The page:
To be honest with you, Matt, I like work. I was brought up in an Italian family and was always working. I started in the sixth, seventh grade working at the farmer’s market or selling trees during Christmastime, or being in construction in high school. I didn’t really know much more to do, but to keep myself busy by working — or if I was playing a sport to train and work, and drink milkshakes to try to gain weight! My mentality ticks towards work; I don’t idle very well. And when I think of taking some time off… I don’t know what that would be like. Maybe that’s something I have to meditate on, because I really love working and I love the creative process.
That’s not to say I don’t enjoy some time off, because I do when I take that time, but I’ve been fortunate to be around some good people that have elevated the game. And with a show like this, physically it’s demanding, mentally it’s demanding, but you also have to make changes and you have to evolve. We’re still finding the areas of the show that we like, what works and what doesn’t work. That’s exciting.
TVLINE | And I reckon that with acting, especially, if the opportunity is there, you probably want to seize it because the actor’s life is so unpredictable.
It is. And I value being an executive producer on shows, and working as a director. It’s a triple threat for me. I rewrite a lot of dialogue on our show. There’s a lot of stuff that goes on that people aren’t aware of, so for me there’s more than just “hitting a mark,” and I pride myself in that. Being able to deconstruct scripts, rewrite dialogue, bring ideas to the table that are actually going into the storyline… what makes sense and what doesn’t…. Whether it’s producing or acting or directing, I love all of it.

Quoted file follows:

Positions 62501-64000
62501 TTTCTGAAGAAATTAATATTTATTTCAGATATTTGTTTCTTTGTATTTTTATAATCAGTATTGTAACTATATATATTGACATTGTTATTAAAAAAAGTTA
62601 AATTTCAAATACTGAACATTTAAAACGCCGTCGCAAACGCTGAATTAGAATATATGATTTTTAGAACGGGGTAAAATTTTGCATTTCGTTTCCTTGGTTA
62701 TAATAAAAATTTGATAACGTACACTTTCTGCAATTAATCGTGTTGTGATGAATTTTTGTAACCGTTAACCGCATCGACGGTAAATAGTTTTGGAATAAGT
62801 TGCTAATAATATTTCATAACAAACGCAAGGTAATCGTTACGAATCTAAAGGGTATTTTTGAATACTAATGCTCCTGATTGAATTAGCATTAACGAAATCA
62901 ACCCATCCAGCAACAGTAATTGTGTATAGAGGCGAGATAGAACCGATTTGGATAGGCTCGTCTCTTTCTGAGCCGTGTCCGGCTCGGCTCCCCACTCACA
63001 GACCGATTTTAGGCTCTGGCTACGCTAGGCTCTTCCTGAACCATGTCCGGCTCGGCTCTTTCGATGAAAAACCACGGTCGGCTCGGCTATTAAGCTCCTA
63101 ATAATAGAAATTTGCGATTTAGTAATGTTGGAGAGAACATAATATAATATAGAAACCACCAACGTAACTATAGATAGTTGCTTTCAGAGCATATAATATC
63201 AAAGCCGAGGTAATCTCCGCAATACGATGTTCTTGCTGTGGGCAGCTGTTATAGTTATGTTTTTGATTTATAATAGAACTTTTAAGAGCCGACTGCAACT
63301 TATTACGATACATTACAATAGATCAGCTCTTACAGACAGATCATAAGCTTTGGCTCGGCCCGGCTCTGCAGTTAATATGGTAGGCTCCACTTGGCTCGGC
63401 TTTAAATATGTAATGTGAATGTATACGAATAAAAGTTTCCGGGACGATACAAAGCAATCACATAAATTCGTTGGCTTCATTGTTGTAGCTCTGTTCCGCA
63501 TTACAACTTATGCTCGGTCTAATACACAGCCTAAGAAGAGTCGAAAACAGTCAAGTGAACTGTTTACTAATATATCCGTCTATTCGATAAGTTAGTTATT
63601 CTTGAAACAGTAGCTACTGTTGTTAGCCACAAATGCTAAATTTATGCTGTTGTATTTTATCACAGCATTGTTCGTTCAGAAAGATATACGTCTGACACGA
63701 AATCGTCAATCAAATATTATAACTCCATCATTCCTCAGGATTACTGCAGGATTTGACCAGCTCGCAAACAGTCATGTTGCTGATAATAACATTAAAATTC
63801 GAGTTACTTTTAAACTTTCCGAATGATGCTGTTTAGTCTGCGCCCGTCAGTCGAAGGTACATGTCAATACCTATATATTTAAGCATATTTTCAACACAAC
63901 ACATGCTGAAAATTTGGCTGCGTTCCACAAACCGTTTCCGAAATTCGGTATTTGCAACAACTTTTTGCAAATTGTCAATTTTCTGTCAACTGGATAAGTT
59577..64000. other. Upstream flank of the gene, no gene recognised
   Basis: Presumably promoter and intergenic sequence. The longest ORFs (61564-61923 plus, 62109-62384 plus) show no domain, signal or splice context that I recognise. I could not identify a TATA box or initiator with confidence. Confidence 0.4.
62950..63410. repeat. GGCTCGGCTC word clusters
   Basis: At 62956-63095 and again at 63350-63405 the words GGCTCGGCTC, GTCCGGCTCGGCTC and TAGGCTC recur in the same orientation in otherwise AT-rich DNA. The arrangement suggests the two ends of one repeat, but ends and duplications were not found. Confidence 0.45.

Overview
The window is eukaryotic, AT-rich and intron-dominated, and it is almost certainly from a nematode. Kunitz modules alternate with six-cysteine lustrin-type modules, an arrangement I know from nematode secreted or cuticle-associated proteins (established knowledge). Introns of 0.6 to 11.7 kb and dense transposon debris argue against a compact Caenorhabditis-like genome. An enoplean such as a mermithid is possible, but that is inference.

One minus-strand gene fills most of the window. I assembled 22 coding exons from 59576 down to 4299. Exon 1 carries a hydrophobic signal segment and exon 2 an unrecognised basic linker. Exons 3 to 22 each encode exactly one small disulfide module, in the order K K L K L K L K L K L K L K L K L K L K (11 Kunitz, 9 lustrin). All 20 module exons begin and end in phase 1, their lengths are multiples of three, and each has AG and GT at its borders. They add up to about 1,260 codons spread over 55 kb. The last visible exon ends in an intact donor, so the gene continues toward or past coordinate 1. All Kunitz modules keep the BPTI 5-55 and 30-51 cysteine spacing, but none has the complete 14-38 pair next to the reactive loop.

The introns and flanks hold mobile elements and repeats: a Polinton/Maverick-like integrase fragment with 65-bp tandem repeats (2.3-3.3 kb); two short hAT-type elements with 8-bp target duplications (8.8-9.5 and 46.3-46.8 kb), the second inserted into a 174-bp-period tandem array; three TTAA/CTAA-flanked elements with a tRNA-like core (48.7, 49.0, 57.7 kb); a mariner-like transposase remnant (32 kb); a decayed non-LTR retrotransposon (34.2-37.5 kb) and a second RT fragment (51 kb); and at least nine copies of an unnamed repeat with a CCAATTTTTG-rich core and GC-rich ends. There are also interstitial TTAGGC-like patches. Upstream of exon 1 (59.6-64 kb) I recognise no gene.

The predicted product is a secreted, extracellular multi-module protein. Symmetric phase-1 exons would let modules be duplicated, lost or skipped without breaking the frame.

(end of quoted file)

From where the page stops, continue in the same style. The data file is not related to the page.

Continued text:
Starting out in this business, I remember a DP saying to me, “Don’t just keep your eye on the dollar bill. To see the light, you have to kind of open yourself up and learn, and be on the set and push yourself, and try other things.” Because that’s valuable, to be on the set. Don’t just go from set to trailer to home. Hang around, look what the gaffers are doing and talk to them. You’d be surprised. You learn how to light things! It’s fun.